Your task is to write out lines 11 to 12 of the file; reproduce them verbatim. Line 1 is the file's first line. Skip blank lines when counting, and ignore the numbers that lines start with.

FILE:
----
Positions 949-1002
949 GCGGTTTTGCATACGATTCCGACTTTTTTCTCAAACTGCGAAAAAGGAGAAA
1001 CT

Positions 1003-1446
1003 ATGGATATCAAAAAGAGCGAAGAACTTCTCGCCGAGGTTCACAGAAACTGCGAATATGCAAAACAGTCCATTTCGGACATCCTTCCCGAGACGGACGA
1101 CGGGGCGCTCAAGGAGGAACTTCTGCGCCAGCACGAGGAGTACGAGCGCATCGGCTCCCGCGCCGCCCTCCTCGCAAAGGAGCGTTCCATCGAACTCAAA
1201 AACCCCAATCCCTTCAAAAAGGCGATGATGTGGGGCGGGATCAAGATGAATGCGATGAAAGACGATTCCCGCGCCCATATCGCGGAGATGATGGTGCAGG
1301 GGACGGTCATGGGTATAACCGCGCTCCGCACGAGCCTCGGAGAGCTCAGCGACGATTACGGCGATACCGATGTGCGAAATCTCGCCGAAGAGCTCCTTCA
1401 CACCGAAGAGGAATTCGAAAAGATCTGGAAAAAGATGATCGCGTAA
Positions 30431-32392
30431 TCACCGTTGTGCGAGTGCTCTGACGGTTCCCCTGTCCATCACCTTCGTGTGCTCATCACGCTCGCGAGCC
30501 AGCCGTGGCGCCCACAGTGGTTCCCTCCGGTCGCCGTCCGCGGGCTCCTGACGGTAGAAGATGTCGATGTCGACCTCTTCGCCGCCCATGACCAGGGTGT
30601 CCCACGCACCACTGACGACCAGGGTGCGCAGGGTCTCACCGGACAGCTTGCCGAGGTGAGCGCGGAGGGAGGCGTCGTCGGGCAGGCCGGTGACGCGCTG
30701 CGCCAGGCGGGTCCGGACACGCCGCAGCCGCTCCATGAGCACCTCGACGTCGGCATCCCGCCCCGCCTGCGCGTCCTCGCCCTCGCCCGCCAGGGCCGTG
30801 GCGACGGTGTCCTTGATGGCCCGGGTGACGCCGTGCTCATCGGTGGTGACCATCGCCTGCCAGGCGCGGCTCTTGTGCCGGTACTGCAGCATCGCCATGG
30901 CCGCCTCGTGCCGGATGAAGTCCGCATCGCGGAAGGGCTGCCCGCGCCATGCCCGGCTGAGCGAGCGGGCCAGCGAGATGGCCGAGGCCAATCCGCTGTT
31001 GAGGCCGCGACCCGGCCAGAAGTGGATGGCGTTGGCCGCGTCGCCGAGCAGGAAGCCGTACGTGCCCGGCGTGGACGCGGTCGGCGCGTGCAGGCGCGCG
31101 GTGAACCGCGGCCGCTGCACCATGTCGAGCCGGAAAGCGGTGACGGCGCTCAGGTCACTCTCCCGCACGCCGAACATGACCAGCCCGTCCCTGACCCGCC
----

30431 TCACCGTTGTGCGAGTGCTCTGACGGTTCCCCTGTCCATCACCTTCGTGTGCTCATCACGCTCGCGAGCC
30501 AGCCGTGGCGCCCACAGTGGTTCCCTCCGGTCGCCGTCCGCGGGCTCCTGACGGTAGAAGATGTCGATGTCGACCTCTTCGCCGCCCATGACCAGGGTGT